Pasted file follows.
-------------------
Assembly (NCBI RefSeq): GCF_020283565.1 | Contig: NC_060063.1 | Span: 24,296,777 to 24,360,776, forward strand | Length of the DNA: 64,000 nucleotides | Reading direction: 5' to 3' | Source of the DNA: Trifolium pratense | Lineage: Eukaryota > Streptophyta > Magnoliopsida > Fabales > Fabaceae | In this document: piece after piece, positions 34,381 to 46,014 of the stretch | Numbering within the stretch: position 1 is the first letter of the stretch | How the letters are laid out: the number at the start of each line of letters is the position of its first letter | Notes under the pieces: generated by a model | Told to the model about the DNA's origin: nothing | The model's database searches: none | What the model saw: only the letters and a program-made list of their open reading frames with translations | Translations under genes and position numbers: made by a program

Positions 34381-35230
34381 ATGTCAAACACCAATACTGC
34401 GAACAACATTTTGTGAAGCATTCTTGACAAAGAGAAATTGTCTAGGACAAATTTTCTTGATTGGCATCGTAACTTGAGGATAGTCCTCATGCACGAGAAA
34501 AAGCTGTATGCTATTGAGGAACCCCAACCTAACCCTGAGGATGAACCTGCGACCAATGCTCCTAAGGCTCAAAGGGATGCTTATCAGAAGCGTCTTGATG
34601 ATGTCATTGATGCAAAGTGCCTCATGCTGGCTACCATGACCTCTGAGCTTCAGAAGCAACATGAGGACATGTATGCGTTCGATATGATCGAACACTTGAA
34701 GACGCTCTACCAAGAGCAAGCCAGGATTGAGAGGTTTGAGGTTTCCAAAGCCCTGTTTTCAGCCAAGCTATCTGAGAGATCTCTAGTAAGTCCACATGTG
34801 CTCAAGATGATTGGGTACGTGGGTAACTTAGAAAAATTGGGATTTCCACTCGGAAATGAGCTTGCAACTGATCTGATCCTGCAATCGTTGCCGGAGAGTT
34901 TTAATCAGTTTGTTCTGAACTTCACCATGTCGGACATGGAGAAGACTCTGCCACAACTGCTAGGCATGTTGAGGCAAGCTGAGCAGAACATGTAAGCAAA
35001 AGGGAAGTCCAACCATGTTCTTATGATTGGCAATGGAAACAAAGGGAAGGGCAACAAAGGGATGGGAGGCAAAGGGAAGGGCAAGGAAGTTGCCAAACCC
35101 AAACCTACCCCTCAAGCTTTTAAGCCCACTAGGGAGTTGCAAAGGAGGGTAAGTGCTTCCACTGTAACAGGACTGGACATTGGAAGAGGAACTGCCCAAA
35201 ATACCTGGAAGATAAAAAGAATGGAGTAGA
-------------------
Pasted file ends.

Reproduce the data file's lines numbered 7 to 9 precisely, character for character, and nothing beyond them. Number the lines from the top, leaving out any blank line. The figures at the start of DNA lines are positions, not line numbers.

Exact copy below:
34701 GACGCTCTACCAAGAGCAAGCCAGGATTGAGAGGTTTGAGGTTTCCAAAGCCCTGTTTTCAGCCAAGCTATCTGAGAGATCTCTAGTAAGTCCACATGTG
34801 CTCAAGATGATTGGGTACGTGGGTAACTTAGAAAAATTGGGATTTCCACTCGGAAATGAGCTTGCAACTGATCTGATCCTGCAATCGTTGCCGGAGAGTT
34901 TTAATCAGTTTGTTCTGAACTTCACCATGTCGGACATGGAGAAGACTCTGCCACAACTGCTAGGCATGTTGAGGCAAGCTGAGCAGAACATGTAAGCAAA